Female infertility following chemotherapy is one of the most pressing health issues facing cancer survivors. Ovarian follicles are exquisitely sensitive to genotoxic chemotherapy drugs, and currently the only strategy for preserving the fertility of female cancer patients is cryopreservation of either harvest oocytes following superovulation, or in the case of pre-pubertal girls, surgical biopsy of the ovary. These options require a delay in initiating chemotherapy, which may be unacceptable, and in the case of ovarian biopsies, later implantation risks the re-introduction of cancer. A pharmacological therapy that preserved female fertility would be highly advantageous to the survival of these patients.
Here, we have discovered that a major cause of follicle death during chemotherapy treatment is the precipitous decline in cellular levels of nicotinamide adenine dinucleotide (NAD+), a key metabolite that is required for reactions carried out by around 40% of all enzymes in the cell, including those involved in DNA repair, respiration, and mitochondrial function. Elevating NAD+ levels through administration of the NAD+ precursor nicotinamide mononucleotide (NMN) completely protects against infertility caused by the widely used chemotherapy drugs doxorubicin and cisplatin, as measured by protection against a loss in ovarian follicles, oocyte yield, and decreased litter size, as assessed by breeding trials. Genetic over-expression of the NAD+ biosynthetic enzymes NMNAT1 and NMNAT3 in transgenic mouse strains also protects against a loss of primordial follicles and oocyte yield caused by doxorubicin.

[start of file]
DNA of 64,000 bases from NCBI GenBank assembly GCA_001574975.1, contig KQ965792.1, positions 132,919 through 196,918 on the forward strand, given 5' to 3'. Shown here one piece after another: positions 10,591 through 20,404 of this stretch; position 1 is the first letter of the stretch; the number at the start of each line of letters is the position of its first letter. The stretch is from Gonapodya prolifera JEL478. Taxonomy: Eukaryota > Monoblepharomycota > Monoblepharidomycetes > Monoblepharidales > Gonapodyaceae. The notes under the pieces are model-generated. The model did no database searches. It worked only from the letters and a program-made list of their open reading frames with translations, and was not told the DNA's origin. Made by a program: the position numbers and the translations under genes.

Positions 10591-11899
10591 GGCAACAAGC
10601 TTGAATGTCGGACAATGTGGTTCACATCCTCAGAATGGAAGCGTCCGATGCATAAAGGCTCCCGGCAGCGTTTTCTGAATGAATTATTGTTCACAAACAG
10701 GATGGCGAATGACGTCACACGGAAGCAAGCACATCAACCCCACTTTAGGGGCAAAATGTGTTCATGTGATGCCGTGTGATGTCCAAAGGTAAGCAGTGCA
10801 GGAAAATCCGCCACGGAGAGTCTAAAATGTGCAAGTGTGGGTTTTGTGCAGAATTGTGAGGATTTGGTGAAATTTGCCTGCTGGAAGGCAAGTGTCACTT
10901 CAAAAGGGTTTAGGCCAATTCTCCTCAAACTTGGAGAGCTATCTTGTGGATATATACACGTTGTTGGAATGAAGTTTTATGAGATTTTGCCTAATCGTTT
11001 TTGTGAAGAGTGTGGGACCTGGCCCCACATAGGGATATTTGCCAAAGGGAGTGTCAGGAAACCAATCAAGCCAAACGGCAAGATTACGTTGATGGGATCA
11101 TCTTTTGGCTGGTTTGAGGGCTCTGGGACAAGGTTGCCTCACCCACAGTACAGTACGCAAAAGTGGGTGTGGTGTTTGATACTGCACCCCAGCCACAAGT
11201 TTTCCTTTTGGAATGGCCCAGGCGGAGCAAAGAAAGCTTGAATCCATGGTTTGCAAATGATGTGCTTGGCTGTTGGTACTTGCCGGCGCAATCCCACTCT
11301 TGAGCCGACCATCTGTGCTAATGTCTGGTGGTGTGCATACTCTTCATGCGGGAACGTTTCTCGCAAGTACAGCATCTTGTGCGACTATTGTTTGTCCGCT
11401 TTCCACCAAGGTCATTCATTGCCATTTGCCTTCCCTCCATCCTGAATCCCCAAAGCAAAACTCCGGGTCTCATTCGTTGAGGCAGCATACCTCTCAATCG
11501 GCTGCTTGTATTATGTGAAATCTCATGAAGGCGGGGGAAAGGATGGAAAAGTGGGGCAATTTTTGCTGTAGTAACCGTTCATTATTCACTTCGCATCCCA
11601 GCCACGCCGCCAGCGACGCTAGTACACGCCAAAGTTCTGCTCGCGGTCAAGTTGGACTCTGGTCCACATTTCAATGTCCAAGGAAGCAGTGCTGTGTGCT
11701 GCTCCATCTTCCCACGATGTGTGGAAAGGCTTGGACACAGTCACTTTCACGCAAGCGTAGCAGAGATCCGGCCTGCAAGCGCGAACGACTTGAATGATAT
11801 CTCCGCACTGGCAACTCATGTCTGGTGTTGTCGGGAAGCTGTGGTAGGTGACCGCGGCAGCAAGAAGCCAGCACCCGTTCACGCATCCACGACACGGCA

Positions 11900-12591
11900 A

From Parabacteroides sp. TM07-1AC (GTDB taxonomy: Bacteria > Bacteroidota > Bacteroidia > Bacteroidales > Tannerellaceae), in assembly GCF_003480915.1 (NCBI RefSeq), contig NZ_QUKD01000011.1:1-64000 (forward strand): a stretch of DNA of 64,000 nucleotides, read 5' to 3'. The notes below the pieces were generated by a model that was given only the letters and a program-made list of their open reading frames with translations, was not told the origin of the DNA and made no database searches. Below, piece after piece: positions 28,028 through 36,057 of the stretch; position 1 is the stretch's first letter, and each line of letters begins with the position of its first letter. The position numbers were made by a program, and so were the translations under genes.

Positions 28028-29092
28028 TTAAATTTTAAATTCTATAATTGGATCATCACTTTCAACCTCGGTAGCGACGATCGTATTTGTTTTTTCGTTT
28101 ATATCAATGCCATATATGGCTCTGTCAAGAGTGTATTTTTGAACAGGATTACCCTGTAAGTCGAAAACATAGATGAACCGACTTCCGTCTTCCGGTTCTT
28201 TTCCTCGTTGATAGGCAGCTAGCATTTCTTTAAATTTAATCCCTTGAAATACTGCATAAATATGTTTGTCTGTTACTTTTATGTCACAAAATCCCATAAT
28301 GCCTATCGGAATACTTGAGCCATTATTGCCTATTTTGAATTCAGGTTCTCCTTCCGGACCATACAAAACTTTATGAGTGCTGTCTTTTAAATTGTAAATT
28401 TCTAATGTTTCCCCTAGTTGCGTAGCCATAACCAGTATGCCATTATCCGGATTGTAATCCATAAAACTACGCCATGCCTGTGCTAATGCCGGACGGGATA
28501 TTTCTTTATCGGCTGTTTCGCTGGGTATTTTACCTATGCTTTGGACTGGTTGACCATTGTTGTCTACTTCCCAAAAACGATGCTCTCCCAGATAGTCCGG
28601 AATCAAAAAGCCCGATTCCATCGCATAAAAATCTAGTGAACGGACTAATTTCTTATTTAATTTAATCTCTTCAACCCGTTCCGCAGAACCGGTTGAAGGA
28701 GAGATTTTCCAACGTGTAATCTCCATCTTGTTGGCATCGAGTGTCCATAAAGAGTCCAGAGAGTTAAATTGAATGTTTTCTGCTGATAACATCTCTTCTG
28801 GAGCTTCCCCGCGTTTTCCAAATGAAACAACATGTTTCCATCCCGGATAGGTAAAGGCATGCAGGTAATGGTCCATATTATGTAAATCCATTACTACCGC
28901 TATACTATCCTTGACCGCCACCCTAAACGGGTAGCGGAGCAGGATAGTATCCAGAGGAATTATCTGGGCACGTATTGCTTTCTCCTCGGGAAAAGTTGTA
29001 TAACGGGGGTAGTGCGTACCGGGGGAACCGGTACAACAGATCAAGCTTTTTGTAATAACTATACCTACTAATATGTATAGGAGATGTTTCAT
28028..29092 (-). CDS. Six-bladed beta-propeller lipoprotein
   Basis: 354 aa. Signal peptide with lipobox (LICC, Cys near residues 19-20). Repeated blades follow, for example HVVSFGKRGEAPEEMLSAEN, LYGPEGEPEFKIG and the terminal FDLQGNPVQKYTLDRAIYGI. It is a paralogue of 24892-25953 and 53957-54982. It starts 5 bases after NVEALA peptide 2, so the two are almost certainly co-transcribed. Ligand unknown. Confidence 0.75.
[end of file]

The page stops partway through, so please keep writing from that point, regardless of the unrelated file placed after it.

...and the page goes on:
Importantly, we also assessed the ability of NMN to restore female fertility following cisplatin treatment. When delivered two weeks following cisplatin treatment, NMN resulted in a restoration of oocyte yield, and normal fertility, as assessed by the number of pups born per female in mating trials. These data, showing the restoration of fertility after chemotherapy treatment, challenge the current dogma that mammalian females are born with a defined and irreplaceable follicular pool, and add further evidence towards the existence of oogonial stem cells, whose identity and function remains highly controversial. We propose that this putative oogonial stem cell pool is dependent upon NAD+ for its mobilisation into primordial follicles, and that compounds such as NMN which elevate ovarian NAD+ levels could be used as a fertility preserving, or even fertility restoring, drug candidate for cancer patients undergoing genotoxic chemotherapy treatment.